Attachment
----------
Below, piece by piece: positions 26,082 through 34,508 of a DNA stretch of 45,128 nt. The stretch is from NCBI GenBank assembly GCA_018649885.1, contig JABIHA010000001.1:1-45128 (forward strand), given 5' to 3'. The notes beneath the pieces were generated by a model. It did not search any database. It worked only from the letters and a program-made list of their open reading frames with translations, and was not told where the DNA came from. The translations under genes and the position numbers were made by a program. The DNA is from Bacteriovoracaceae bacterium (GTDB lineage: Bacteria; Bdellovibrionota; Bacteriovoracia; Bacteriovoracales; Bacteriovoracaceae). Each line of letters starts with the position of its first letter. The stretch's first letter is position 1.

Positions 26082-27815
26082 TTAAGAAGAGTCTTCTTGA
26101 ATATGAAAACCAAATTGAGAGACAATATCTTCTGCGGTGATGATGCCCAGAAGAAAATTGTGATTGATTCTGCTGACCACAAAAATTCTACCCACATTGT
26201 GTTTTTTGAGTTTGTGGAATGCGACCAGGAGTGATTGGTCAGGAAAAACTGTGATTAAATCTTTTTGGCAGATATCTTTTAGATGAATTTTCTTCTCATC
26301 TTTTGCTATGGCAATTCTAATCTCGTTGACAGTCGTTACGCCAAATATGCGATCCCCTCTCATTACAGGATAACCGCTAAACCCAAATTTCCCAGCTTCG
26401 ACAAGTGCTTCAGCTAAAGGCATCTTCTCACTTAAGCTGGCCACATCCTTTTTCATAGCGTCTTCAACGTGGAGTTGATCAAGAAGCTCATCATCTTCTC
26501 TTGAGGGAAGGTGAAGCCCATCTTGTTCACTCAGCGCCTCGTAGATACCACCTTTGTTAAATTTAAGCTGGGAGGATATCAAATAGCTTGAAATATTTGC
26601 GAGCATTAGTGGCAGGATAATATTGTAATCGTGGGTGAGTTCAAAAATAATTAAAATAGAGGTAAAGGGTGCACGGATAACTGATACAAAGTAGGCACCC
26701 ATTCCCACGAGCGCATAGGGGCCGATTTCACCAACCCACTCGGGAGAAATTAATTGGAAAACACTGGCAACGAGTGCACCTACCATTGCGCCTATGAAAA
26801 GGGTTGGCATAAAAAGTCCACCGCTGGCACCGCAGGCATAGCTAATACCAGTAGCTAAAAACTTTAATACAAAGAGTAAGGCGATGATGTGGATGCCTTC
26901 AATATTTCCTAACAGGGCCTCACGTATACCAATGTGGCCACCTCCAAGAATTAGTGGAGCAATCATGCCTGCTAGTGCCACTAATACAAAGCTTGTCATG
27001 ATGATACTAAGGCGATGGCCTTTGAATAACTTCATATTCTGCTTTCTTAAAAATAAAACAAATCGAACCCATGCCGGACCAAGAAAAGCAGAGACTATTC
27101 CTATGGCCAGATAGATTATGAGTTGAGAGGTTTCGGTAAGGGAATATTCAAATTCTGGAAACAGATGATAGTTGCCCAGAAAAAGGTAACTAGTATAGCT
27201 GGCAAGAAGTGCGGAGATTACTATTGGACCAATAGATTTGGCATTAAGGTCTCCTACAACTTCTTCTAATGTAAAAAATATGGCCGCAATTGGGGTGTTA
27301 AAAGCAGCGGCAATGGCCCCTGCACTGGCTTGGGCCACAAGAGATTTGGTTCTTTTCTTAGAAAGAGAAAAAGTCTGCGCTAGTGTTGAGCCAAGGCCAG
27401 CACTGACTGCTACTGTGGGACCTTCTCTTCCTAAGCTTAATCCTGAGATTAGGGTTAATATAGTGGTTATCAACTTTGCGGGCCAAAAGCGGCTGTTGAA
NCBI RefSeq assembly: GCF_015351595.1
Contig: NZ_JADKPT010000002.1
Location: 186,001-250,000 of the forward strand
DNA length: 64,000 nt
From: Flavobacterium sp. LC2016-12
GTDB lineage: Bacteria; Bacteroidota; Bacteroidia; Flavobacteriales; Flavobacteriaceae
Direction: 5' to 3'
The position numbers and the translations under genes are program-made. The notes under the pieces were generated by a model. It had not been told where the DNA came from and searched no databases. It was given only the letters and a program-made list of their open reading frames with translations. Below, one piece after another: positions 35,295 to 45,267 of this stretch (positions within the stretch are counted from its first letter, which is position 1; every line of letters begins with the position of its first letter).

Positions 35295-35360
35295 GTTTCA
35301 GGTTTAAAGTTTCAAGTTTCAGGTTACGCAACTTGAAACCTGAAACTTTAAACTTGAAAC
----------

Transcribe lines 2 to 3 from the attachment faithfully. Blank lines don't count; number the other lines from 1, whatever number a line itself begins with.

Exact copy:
Positions 26082-27815
26082 TTAAGAAGAGTCTTCTTGA